2020 FSA Posters
P082: HAVE YOU EVER BITTEN INTO SWISS CHEESE? WE CERTAINLY HAVE!
Peter Kovacs, MD; Bernardine Cabral, MD; Zachary Deutch, MD; University of Florida - Jacksonville
Introduction: We present a case of near respiratory arrest in an out-of-OR setting (MRI scanner) which illustrates the “Swiss Cheese” phenomenon of medical errors. No single major factor, but a series of lesser risk factors aligned perfectly, creating a dangerous situation for the patient, who fortunately suffered no significant harm.
Methods/Case Description: A 64 year-old female, 5’6” and 400 pounds (BMI 65), presented to our hospital MRI suite for imaging of her cervical, thoracic, and lumbar spine. Anesthesia support was requested for claustrophobia. The scan was scheduled for noon but the anesthesiologist was unavailable until 2:00 pm due to case overrun in the main OR. The patient was evaluated and general anesthesia via endotracheal tube (ETT) was planned. The Datex/Aestiva MRI machine and MRI-compatible equipment were prepared and cursorily checked. After pre-oxygenation, general anesthesia was induced with propofol and succinylcholine, and a 7.5 ETT was placed without difficulty.
Positive pressure ventilation was not possible after connection of the ETT to the breathing circuit. The bellows did not rise and a hissing sound was audible. A crack and leak were discovered in the plastic cover where inspiratory and expiratory limbs connect. The breathing circuit was disconnected, and an Ambu-bag requested from the radiology personnel. There was no Ambu on the anesthetic machine or in the MRI suite. Within minutes, one was obtained from the adjacent Emergency Department and the patient was successfully ventilated. During the delay, the patient’s oxygen saturation declined (nadir in the 40s); other vitals were unaffected. The anesthesiologist decided to defer the MRI and awaken the patient to assess possible anoxic injury. Fortunately none was evidenced, and the patient was discharged home after a routine recovery in PACU.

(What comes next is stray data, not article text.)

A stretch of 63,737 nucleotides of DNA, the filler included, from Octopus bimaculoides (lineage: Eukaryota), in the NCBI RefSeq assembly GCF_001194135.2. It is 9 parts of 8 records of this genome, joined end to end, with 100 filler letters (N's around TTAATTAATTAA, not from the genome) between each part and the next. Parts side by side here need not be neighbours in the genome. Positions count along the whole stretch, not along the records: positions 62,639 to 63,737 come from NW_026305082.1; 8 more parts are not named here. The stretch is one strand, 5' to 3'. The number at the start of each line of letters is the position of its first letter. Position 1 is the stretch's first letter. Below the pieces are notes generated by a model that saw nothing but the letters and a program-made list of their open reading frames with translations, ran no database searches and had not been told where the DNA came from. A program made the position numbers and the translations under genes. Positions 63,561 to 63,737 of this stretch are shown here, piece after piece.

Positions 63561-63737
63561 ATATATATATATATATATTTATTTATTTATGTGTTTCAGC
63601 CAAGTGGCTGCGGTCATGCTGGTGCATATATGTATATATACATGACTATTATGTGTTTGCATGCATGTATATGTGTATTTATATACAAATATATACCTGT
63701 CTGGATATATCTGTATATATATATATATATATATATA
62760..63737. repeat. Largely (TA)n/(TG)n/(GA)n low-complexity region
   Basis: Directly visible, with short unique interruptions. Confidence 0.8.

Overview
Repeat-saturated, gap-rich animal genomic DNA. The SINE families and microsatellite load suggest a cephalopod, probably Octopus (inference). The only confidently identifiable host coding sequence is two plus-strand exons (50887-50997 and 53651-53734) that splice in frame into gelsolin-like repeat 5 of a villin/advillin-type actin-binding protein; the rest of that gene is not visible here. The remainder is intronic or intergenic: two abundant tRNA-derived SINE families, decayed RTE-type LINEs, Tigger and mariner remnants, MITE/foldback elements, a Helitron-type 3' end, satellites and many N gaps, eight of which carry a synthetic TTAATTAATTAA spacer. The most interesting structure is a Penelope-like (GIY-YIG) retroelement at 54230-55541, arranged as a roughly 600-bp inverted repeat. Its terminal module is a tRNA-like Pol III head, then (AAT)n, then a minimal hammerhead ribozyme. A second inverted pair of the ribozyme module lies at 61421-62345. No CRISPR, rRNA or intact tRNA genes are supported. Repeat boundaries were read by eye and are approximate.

Results/Contributory Factors: What were the holes in our cheese?
- production pressure, rushing to make up time
- unfamiliar locale and equipment
- support personnel untrained in anesthetic care
- poor preparation (cursory machine check, failure to verify availability of emergency equipment)
- hyper-obese patient with minimal respiratory reserve
Discussion/Conclusion: This is a cautionary tale, an example of how medical errors of the “Swiss Cheese” variety actually transpire. If one (or at most two) of the contributory factors listed are removed, our near miss does not occur.
If the anesthesiologist checks everything properly despite being 2 hours behind schedule, the machine leak is found before induction.
If the case happens in a familiar location (e.g. main OR), an anesthesia tech and other trained team members are present, as opposed to radiology personnel who are not trained in basic anesthetic care (let alone the complications thereof).
If case is done in main OR, anesthesia machines are checked by anesthesia techs prior to each case, and an Ambu-bag is hanging on back of each one.
If the patient is not morbidly obese, the “acceptable” period of apnea lengthens considerably.
This type of near miss can happen anytime when small pitfalls are allowed to multiply, align, and create a critical situation.